When Ingrid Ricks' parents divorced, her devout Mormon mother married an abusive creep who made home the last place Ingrid would ever want to be. Her father was a traveling salesman, always chasing down a dream, and when he invited Ingrid to join him on the road for the summer, she jumped at the chance. When their summer plans went sideways, Ingrid was forced to rely on herself for stability and grow up before she finished high school. Hippie Boy chronicles her abbreviated childhood among adults who had their own share of growing up to do.
Hippie Boy—the title was an affectionate nickname bestowed by Ricks' father, on account of her long, tangled hair—was a best-selling self-published eBook, and deservedly so. Ricks is tough but fair when it comes to describing her family, and her frank honesty lets readers see past any failures to the love that ultimately unites them. Her mother endures a terrible second marriage because she simply doesn't want to be the one in charge of things, but flourishes in every way once she finally throws the bum out. Her father bends the truth when it suits him (“Dad was special that way. He could talk his way out of anything.”) and is flaky and inconsistent, but keeps his word to Ingrid in one crucial instance that shows his good heart clearly. And stepfather Earl? Well, let's just say it's a relief when he gets his walking papers.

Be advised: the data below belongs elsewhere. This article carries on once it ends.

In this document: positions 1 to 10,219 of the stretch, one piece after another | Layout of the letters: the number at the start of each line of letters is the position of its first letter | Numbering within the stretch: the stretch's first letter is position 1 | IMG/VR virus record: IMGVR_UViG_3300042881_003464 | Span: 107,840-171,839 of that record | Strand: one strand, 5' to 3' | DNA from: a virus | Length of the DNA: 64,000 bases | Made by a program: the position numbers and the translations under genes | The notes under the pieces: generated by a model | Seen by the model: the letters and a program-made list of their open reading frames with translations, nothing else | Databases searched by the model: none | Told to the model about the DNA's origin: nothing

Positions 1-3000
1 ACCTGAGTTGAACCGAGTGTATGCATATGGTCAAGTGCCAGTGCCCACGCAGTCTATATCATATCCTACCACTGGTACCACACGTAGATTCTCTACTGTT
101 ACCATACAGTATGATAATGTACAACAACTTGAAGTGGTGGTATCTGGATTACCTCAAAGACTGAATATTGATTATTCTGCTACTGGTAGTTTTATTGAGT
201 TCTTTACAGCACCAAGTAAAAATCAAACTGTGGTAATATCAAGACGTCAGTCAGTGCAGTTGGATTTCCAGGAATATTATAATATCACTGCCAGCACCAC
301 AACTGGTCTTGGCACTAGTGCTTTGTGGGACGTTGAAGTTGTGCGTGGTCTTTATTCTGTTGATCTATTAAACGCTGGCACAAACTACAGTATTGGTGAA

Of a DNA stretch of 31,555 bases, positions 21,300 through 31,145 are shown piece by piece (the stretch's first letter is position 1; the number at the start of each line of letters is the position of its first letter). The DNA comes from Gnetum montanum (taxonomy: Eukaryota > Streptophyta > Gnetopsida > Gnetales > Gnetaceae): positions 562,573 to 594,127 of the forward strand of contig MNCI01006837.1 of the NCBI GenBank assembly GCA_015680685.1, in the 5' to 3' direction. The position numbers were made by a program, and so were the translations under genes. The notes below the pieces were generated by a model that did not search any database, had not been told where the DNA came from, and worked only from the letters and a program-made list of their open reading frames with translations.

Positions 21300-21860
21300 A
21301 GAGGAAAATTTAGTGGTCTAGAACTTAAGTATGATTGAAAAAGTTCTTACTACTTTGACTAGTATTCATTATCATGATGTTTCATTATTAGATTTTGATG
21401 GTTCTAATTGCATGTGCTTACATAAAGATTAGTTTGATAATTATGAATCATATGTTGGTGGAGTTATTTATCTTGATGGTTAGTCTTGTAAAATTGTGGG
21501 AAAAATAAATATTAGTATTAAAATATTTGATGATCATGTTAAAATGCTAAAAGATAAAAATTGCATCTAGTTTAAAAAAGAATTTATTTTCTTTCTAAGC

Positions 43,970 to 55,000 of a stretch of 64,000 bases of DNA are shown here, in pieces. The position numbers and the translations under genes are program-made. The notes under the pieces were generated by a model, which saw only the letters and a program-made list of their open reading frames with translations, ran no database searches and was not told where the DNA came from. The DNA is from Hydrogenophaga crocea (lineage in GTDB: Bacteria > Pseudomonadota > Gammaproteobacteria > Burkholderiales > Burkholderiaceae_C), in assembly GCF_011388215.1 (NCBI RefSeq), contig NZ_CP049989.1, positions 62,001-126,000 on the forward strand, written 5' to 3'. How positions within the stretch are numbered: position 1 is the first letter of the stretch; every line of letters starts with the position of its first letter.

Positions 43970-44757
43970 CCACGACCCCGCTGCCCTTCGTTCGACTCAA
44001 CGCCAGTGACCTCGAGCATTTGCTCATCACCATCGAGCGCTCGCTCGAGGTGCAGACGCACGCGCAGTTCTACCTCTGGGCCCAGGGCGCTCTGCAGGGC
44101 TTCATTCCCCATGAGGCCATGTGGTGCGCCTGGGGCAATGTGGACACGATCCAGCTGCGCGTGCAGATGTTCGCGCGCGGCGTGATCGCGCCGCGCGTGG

Hippie Boy juxtaposes the stifling confines of an abusive and oppressively religious home with the thrill of the open road and its anonymous motels and rest stops. It's a story of family unity and a declaration of independence in one, and a keen, clear-eyed take on both. Fans of Haven Kimmel and Mary Karr should welcome Ricks warmly as a new, distinct voice in memoirs.